Not very tempting digestibility
Mock strawberries and strawberries both come from the rose family. Although both plants produce edible fruit, the degree of their edibility varies widely. The pseudo-strawberry does not come close to the tempting enjoyment of juicy, sweet cultivated strawberries. It cannot hold a candle to even the small wild strawberries. After all, it is not poisonous and therefore edible, even if it has a very bitter taste.
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Optics top taste
The flaw in its not very appetizing aroma compensates for the false strawberry with seductive attributes that are pleasing to the eye. For this reason, gardeners introduced the Indian mock strawberry to Europe from Southeast Asia more than 200 years ago. Since the ornamental plant knows how to spread through runners, it can often be found in the wild. These characteristics explain the high degree of popularity of an Indian mock strawberry in the ornamental garden:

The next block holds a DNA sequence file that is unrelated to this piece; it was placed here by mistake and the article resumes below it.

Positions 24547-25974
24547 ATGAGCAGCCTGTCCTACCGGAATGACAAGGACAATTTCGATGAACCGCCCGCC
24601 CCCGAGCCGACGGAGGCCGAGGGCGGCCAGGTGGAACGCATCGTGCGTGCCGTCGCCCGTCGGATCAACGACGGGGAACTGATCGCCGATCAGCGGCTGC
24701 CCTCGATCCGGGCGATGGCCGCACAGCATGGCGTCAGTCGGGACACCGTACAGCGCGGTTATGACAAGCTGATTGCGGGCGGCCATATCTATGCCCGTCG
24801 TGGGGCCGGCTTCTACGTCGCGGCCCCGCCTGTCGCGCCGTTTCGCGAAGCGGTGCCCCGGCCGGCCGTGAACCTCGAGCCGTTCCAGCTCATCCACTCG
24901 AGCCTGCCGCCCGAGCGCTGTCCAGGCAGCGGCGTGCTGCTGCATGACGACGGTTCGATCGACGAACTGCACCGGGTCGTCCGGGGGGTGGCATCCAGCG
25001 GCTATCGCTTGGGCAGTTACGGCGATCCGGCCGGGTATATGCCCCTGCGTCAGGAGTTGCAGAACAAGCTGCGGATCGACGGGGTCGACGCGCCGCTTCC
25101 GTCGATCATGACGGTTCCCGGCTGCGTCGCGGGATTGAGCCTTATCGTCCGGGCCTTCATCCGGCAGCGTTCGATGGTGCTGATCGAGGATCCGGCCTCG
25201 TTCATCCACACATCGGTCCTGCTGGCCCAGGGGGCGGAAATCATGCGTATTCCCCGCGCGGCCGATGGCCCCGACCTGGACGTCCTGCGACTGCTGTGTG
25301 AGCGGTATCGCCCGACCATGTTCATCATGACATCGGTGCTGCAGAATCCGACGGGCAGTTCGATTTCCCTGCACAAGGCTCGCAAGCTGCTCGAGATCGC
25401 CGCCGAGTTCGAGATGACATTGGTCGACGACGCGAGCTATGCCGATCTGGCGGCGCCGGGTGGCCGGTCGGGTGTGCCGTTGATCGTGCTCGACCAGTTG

- dainty leaflets in a pretty arrangement of rosettes
- golden yellow flowers from May to October
- delicate scent attracts butterflies and bumblebees
- decorative, bright red fruits in summer and autumn
Since the strawberry thrives in almost any soil, it adorns even problematic locations with everlasting blossoms. Under trees, it serves as a tasteful ground cover or gives the dreary inner courtyard a fairytale character. Its strong foliage can withstand the frosty temperatures well into winter. Here the glittering dew drops in the morning drive away the wintry melancholy. Who cares about the bitter taste of a strawberry?
Tips & Tricks
The pseudo strawberry is immediately exposed as such by a special attribute. Their fruits always point towards the sky, while wild strawberries and garden strawberries hang down.